The Legend

(Introduction)

The Tower of Hanoi (also known as The Tower of Brahma and The

End of The World Puzzle) was invented in 1883 by Edouard Lucas, a

A Good

introduction

French mathematician. It is said that he designed the puzzle based on a legend of a Hindu Temple. In the beginning of time the priests in the temple were given a tower of 64 gold disks, each smaller in size then the disk beneath. They were to transfer the disks from one of three poles to another without allowing any disk to be placed on top of a smaller one

(as the weight from the disk will crush the one beneath it). It is said that when the day the priests successfully transfer the 64 disks from one pole to another, the world will crumble and vanish. If this legend was true, could there be a way of predicting the end of the world?

The Tower of Hanoi is a classic puzzle for all ages as the number of disks creates endless levels of difficulty and fun. Though the aim of this game is simple, it reveals many mathematical concepts and patterns through the process of playing the puzzle. These patterns will be explored and analyzed and the legend of The Tower of Hanoi will be put to the test.

A Aim identified Finding a Pattern

The task is to find out how many moves it takes 64 disks to transfer from one pole to another pole of the Tower of Hanoi. Solving the puzzle using a smaller number of disks will be easier to analyze and understand. Letâ€™s look at how the Tower of Hanoi is solved using 1, 2, and 3 discs.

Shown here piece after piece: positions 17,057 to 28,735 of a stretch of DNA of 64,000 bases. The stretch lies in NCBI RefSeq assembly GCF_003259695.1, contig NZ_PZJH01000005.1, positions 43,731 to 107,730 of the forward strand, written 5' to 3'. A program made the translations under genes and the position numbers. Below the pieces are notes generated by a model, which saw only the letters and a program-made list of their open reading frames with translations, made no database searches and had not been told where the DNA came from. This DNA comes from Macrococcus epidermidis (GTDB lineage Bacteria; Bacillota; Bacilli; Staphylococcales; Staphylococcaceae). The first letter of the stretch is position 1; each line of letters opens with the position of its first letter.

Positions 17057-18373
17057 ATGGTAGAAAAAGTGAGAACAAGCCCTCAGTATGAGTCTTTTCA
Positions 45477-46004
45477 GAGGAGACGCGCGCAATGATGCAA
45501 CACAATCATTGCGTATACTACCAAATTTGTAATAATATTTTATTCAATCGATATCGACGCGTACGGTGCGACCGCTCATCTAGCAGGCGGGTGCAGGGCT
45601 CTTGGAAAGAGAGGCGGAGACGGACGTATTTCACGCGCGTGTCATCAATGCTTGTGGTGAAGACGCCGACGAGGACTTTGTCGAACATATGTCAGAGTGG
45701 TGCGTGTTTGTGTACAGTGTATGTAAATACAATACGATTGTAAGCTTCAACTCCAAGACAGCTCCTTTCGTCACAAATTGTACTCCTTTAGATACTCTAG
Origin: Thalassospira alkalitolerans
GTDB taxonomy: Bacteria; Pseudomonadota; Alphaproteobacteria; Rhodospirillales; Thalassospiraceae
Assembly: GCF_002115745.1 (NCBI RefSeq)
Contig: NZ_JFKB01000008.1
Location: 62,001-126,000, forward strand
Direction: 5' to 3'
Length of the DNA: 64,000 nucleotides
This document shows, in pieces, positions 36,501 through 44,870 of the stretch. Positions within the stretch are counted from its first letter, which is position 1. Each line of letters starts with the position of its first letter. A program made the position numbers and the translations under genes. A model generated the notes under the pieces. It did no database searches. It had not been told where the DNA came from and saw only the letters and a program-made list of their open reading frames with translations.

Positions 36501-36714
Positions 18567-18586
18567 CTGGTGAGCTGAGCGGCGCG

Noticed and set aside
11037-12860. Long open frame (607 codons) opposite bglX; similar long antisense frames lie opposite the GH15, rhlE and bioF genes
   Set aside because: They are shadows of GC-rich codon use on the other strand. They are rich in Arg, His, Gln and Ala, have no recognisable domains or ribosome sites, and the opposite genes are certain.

Figure A. One Move

Moves 1: move disk 1 to post c

Mathematics SL and HL teacher support material

1

Example 9: Annotated student work

Figure B. Three Moves

Move 1: move disk 2 to post B

Move 2: move disk 1 to post C

Move 3: move disk 2 to post C

B These diagrams are helpful, but better clarity could be achieved by identifying which is disk 1 and 2.

Figure C. Seven Moves

Move 1: move disk 3 to post C

Move 2: move disk 2 to post B

Move 3: move disk 3 to post B

Move 4: move disk 1 to post C

Move 5: move disk 3 to post A

Move 6: move disk 2 to post C

Move 7: move disk 3 to post C

The number of moves it takes to complete the puzzle for an amount of discs is a recursive pattern. A recursive pattern requires information from the previous term of the pattern to determine the following term. In this situation, it is the number of moves required for n discs to transfer from A to C.

Figure 1-3 shows that one must first transfer n-1 discs (n being

A Unsure

what this refers to

the number of discs in the puzzle) to pole B. In Figure C it takes three

Mathematics SL and HL teacher support material

2

Example 9: Annotated student work

moves to transfer two discs to pole B (step 3 of Figure C). The number of moves required shall be the variable M.

The next step is to transfer the remaining disc from A to C (step 4 of Figure C).

The last step is to transfer the discs from pole B to C. It will require the same number of moves required in the first step also known as the variable M. In Figure C it takes three moves to transfer n-1 discs from pole B to pole C (step 7 of Figure C).

Reflecting on the steps you can see that to solve the puzzle you move M amount of moves twice (from A to B, and from B to C). You also make a single move from A to C. Mathematically the recursive pattern should look like this:

# of discs

Total Moves

Equation 2M + 1

1

1

2(0) + 1 = 1

2

3

2(1) + 1 = 3

3

7

2(3) + 1 = 7

B Not an

equation

Table A.

In Table A under the Equation column, you are able to clearly see why there is a recursive pattern present. The total moves from the 1 disc puzzle become the M of the second puzzle as shown in the bold and black numbers. The total moves for the 2 disc puzzle become the M of the third puzzle as shown in the bold and grey numbers. Using the recursive pattern, you are able to find the number of moves it takes for a

4, 5 disc puzzle and for an n disc puzzle as shown in Table B on page 4.

C More